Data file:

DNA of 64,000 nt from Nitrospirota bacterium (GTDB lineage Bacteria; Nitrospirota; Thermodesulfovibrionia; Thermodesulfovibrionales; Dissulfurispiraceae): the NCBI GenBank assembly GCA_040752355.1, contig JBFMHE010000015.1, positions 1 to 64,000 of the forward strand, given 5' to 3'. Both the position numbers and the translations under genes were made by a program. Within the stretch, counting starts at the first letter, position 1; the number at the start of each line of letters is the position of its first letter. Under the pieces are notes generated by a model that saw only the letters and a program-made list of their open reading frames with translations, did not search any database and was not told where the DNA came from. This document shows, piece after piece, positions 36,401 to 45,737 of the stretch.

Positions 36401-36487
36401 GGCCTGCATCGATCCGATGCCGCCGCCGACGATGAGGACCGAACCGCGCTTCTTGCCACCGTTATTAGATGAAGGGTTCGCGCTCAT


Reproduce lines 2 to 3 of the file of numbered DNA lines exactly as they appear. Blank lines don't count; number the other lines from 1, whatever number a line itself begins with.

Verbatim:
Positions 36401-36487
36401 GGCCTGCATCGATCCGATGCCGCCGCCGACGATGAGGACCGAACCGCGCTTCTTGCCACCGTTATTAGATGAAGGGTTCGCGCTCAT